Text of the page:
Researchers concluded this week that nearly 60 million people in Pakistan are at risk of drinking water with “alarmingly high” levels of arsenic, the contamination leaching into groundwater from rock.
The poisonous qualities of arsenic, a semi-metal, and its various compounds have long been known to (and sometimes disregarded by) humans—as has the word. As we work to ensure clean water for Pakistan, let’s look into the etymology of arsenic.
Trans fat, transracial, Trans-Pacific Partnership, transgender – indeed, trans- is the prefix of the moment, if we take a look ‘across’ the headlines.
In Latin, trans was a preposition meaning “across,” “over,” or “beyond,” often prefixed onto other words, as evidenced in English’s translate, transitive, Transylvania, or transmogrify. It was assimilated in many other words, such as tradition, trajectory, trance, tranquil, and travesty. But this simple and utilitarian preposition bears quite the etymological load.
Historical linguists root trans in the Proto-Indo-European (PIE) *terə-, “to cross over,” “pass through,” or “overcome.” This verb passed through Germanic passages to arrive at the English through and thorough as well as thrill and nostril. Old English had þýrel, a “bore” or “hole,” whose sense of penetration eventually yielded thrill – making nostril literally a nose thrill, or “nose hole.” *Terə- crossed over into Sanskrit, too, yielding avatar, naming a deity that has “crossed over,” or that has come down to earth incarnate.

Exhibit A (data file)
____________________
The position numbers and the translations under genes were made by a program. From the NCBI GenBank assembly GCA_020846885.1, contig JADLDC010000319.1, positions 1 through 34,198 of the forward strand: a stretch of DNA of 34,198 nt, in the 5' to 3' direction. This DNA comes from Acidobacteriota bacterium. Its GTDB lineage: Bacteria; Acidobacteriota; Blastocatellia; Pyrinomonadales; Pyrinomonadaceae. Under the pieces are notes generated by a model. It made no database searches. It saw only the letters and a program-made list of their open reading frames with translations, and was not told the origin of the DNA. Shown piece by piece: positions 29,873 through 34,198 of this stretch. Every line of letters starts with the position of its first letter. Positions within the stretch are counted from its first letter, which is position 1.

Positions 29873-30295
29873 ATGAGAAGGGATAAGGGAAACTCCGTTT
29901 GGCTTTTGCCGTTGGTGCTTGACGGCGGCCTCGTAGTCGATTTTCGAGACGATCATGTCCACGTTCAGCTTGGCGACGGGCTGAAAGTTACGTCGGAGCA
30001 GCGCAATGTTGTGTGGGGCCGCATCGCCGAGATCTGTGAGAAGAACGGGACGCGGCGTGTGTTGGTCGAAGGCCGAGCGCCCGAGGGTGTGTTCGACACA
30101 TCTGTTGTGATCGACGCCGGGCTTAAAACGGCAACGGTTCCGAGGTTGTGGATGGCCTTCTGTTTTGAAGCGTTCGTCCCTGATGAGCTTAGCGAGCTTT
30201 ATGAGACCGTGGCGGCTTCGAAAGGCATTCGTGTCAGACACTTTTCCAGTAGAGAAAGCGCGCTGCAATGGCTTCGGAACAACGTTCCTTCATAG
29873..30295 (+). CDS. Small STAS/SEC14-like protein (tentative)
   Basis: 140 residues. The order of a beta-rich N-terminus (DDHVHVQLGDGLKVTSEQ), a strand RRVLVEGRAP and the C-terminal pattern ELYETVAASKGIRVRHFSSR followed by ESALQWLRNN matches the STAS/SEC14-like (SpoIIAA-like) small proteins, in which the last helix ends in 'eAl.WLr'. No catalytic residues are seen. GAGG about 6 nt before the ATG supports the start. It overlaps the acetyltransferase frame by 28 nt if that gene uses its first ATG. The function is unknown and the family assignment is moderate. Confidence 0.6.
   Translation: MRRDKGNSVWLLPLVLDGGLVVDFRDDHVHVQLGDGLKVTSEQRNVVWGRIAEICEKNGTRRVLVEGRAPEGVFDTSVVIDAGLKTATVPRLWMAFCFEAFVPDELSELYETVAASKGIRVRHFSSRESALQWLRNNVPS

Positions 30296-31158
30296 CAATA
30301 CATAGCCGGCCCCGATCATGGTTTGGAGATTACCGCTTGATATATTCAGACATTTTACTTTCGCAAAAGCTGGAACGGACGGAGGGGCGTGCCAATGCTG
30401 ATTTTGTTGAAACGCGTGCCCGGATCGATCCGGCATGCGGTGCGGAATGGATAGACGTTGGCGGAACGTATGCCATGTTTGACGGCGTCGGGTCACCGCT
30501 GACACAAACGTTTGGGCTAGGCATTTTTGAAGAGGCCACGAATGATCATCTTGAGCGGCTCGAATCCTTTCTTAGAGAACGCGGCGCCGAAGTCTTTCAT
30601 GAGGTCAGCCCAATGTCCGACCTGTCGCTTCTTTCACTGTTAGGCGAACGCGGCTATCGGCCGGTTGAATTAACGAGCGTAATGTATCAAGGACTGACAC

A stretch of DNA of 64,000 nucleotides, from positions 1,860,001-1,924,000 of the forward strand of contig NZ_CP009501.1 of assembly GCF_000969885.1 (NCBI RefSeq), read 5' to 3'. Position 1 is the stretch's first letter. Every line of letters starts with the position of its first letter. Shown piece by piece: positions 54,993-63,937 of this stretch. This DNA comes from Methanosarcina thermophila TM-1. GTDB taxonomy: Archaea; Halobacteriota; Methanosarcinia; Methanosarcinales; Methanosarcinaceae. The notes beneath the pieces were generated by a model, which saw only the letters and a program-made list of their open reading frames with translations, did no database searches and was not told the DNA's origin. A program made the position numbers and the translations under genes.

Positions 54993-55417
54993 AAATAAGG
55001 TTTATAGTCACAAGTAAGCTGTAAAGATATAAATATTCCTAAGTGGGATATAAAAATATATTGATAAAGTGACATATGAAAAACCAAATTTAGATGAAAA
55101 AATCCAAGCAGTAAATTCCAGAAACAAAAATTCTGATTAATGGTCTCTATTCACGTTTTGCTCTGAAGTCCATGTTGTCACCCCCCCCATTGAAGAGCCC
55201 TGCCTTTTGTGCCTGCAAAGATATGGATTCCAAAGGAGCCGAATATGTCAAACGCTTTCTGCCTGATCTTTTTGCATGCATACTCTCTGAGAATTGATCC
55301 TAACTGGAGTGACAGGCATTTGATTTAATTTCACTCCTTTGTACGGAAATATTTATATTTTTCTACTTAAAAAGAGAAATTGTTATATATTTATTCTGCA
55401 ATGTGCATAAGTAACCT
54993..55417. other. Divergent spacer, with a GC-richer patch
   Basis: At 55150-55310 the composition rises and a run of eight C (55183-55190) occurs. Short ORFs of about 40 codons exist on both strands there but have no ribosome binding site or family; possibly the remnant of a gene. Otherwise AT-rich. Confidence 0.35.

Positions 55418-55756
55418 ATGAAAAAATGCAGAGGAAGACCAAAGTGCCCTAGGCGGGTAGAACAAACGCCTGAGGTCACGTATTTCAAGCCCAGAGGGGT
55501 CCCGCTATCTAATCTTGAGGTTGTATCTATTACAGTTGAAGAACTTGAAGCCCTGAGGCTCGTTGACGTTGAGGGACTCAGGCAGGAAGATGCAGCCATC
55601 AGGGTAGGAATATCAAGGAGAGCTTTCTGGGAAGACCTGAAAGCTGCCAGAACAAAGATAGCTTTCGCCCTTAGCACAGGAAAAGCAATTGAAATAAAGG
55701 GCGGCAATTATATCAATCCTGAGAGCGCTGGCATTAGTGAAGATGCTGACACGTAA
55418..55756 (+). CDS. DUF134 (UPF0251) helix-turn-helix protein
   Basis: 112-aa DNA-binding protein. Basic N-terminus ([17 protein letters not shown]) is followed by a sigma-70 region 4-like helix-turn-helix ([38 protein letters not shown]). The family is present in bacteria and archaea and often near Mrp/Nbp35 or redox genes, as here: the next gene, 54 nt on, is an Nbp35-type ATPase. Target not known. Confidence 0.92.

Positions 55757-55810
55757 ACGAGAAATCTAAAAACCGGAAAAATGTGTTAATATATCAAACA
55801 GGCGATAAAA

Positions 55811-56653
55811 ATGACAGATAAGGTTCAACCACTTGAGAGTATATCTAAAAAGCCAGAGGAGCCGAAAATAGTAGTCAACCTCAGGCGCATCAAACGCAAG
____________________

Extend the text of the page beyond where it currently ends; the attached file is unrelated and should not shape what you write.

We overcome difficulties – we come over them, cross over them, pass through them. Ancient Iranian took up this sense of *terə–in *thraya, “to protect,” which Persian fashioned into saray, an “inn.” Caravansary and seraglio, among others, preserve these roots. The Latin trux, “savage” or “fierce,” may have had the force “to overcome,” eventually giving English something truculent. Something truncusmay have been “overcome,” maimed like a limbless trunk or cut like trench.
Many humans ultimately wish to overcome the great ‘beyond’: death. The ancient Greek gods figured that one out – with the help of etymology, of course – with a little drink called νέκταρ, or nectar. According to the American Heritage Dictionary of Indo-European Roots (AHD)*, nectar joins the PIE *nek-, “death,” and *terə–, producing “to overcome death.”
Summer’s upon us. Better get those nectarines while they last. Unless they’re making a transcontinental or transoceanictransit – immortals eat local.
*Thanks to the AHD for help with many of the derivatives of *terə– that crossed over into English.